Measuring High-Frequency Causality Between Returns, Realized Volatility and Implied Volatility
In this paper, we provide evidence on two alternative mechanisms of interaction between returns and volatilities: the leverage effect and the volatility feedback effect. We stress the importance of distinguishing between realized volatility and implied volatility, and find that implied volatilities are essential for assessing the volatility feedback effect. The leverage hypothesis asserts that return shocks lead to changes in conditional volatility, while the volatility feedback effect theory assumes that return shocks can be caused by changes in conditional volatility through a time-varying risk premium. On observing that a central difference between these alternative explanations lies in the direction of causality, we consider vector autoregressive models of returns and realized volatility and we measure these effects along with the time lags involved through short-run and long-run causality measures proposed in Dufour and Taamouti (2010), as opposed to simple correlations. We analyze 5-minute observations on S&P 500 Index futures contracts, the associated realized volatilities (before and after filtering jumps through the bispectrum) and implied volatilities. Using only returns and realized volatility, we find a strong dynamic leverage effect over the first three days. The volatility feedback effect appears to be negligible at all horizons. By contrast, when implied volatility is considered, a volatility feedback becomes apparent, whereas the leverage effect is almost the same. These results can be explained by the fact that volatility feedback effect works through implied volatility which contains important information on future volatility, through its nonlinear relation with option prices which are themselves forward-looking. In addition, we study the dynamic impact of news on returns and volatility. First, to detect possible dynamic asymmetry, we separate good from bad return news and find a much stronger impact of bad return news (as opposed to good return news) on volatility. Second, we introduce a concept of news based on the difference between implied and realized volatilities (the variance risk premium) and we find that a positive variance risk premium (an anticipated increase in variance) has more impact on returns than a negative variance risk premium.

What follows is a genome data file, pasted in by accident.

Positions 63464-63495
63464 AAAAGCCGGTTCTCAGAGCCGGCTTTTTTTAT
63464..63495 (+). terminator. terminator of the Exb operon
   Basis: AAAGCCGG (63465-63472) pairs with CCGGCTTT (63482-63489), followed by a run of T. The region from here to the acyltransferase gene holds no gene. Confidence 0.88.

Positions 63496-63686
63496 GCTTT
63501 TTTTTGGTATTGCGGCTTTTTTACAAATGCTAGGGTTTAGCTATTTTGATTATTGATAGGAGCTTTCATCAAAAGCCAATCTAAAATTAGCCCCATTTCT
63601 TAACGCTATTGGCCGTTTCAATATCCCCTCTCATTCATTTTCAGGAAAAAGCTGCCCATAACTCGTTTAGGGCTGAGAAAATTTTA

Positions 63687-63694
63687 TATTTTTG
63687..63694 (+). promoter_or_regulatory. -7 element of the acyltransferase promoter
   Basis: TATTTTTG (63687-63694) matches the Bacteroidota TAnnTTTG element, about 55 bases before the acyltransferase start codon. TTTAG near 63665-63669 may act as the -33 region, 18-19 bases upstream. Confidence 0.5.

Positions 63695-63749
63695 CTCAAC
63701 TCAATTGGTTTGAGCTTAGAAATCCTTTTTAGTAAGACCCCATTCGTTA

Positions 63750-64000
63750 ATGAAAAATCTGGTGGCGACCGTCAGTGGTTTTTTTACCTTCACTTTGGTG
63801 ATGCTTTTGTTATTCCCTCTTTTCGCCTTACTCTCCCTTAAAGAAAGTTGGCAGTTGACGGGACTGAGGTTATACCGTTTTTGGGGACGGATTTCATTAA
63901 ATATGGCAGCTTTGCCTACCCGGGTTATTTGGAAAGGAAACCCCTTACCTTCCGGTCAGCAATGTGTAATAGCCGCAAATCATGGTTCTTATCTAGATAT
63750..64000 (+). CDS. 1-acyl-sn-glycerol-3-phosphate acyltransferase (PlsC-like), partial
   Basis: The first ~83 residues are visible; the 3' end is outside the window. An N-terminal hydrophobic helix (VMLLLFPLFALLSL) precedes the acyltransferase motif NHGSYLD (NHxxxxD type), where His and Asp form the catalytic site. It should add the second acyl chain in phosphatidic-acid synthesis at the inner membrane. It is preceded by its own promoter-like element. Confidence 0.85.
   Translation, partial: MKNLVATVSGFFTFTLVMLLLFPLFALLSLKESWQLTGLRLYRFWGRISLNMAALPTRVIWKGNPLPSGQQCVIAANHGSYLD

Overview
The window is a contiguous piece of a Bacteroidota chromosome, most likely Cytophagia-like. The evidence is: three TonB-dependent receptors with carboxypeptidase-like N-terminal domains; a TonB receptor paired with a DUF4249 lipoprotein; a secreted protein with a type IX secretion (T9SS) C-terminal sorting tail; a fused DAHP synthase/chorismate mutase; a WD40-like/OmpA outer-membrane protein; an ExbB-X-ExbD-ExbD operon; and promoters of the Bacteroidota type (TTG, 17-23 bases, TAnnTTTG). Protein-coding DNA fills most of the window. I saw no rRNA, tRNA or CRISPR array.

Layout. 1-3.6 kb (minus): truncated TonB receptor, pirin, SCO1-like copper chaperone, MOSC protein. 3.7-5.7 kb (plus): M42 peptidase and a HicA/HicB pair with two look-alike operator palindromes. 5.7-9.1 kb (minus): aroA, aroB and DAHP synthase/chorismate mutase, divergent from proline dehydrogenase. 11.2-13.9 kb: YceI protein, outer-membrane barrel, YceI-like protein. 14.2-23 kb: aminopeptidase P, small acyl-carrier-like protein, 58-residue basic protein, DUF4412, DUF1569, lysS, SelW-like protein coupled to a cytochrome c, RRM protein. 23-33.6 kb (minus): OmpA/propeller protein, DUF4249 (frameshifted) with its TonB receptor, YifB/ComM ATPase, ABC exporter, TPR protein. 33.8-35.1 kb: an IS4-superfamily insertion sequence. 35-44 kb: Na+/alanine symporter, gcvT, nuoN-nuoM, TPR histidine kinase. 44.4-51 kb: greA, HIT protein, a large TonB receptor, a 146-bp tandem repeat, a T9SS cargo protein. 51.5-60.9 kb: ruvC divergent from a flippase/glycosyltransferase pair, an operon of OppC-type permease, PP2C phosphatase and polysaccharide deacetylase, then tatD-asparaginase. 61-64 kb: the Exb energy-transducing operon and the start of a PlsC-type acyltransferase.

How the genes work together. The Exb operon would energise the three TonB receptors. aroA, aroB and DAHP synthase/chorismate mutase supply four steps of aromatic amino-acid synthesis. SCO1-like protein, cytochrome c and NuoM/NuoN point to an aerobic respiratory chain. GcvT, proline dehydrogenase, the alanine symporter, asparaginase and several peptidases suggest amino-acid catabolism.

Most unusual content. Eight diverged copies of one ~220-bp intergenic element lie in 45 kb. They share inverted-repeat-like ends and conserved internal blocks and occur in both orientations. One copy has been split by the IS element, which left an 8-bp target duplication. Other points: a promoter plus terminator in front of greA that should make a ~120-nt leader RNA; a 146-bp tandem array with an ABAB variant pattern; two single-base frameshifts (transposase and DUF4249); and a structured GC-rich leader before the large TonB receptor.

|Date of creation:||01 Feb 2011|
|Date of revision:|
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